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HUNTINGTON, NY - OCTOBER 30: Power lines rest at a 45 degree angle on Clinton Avenue in the aftermath of Hurricane Sandy on October 30, 2012 in Huntington, New York. The storm has claimed at least a few dozen lives in the United States, and has caused massive flooding across much of the Atlantic seaboard. U.S. President Barack Obama has declared the situation a "major disaster" for large areas of the U.S. east coast, including New York City.  (Photo by Bruce Bennett/Getty Images) HUNTINGTON, NY - OCTOBER 30: Power lines rest at a 45 degree angle on Clinton Avenue in the aftermath of Hurricane Sandy on October 30, 2012 in Huntington, New York. The storm has claimed at least a few dozen lives in the United States, and has caused massive flooding across much of the Atlantic seaboard. U.S. President Barack Obama has declared the situation a "major disaster" for large areas of the U.S. east coast, including New York City. (Photo by Bruce Bennett/Getty Images)  

UPDATE: New Jersey utility denies turning away nonunion electric crew volunteers from Alabama

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David Martosko
Executive Editor

UPDATE: A New Jersey power company denied Friday that it is turning away nonunion volunteer crews who want to travel great distances to help reconnect power supplies severed by Hurricane Sandy. But an Alabama utility is clarifying that it was the International Brotherhood of Electrical Workers [IBEW] — not the company — that turned them away.

Utility crews from several states East of the Mississippi River hit the road this week to volunteer their time and talents in Northeastern states hit hard by Hurricane Sandy. But crews from Alabama got the shock of their lives when other workers in a coastal New Jersey town told them they couldn’t lend a hand without a union card.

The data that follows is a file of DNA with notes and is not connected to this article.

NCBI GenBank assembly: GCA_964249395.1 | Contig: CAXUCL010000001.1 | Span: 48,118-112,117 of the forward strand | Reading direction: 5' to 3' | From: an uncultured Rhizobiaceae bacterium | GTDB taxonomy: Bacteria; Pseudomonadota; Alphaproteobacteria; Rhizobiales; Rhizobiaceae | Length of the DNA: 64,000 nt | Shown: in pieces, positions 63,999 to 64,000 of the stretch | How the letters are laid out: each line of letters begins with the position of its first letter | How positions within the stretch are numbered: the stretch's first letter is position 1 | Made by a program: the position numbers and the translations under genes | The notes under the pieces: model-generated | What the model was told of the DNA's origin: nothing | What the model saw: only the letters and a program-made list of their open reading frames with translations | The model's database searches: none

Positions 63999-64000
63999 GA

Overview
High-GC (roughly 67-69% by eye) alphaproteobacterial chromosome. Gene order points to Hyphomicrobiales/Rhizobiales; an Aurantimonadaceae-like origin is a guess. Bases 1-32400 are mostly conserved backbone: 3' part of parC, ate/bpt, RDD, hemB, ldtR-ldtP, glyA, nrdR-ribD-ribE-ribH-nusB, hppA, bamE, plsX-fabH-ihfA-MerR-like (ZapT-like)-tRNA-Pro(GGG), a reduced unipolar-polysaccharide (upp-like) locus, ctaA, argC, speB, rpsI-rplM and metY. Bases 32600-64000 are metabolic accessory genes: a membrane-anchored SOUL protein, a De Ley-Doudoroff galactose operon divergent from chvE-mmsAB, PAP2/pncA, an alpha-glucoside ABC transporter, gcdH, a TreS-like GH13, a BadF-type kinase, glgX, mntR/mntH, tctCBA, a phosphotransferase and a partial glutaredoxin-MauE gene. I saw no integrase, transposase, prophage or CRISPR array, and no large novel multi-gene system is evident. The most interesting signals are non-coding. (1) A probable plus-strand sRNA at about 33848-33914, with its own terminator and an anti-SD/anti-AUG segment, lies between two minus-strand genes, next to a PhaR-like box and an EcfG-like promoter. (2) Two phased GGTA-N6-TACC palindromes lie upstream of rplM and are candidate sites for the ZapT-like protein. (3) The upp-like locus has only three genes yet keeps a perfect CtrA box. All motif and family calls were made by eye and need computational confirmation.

Derrick Moore, who works for Decatur Utilities in Decatur, Ala., told WAFF-TV in Huntsville that crews in Seaside Heights, N.J. turned him and his crewmates away, saying they couldn’t do any work there because they’re not union employees.

As a result, crews from Decatur and Huntsville left the Jersey shore and headed to Long Island to pitch in.

WAFF’s Mark Thornton reported that Moore and his coworkers “are frustrated being told, in essence, ‘thanks, but no thanks.’”

Another nonunion Decatur Utilities crew is idling in Roanoke, Va., waiting for instructions from Seaside Heights. The town asked them days ago for help, but later told the workers to stand down.

Electric repair work for public utilities in New Jersey is dominated by the International Brotherhood Of Electrical Workers, a unit of the politically powerful AFL-CIO.

Many parts of coastal New Jersey are projected to be without electric power for at least seven to 10 more days.

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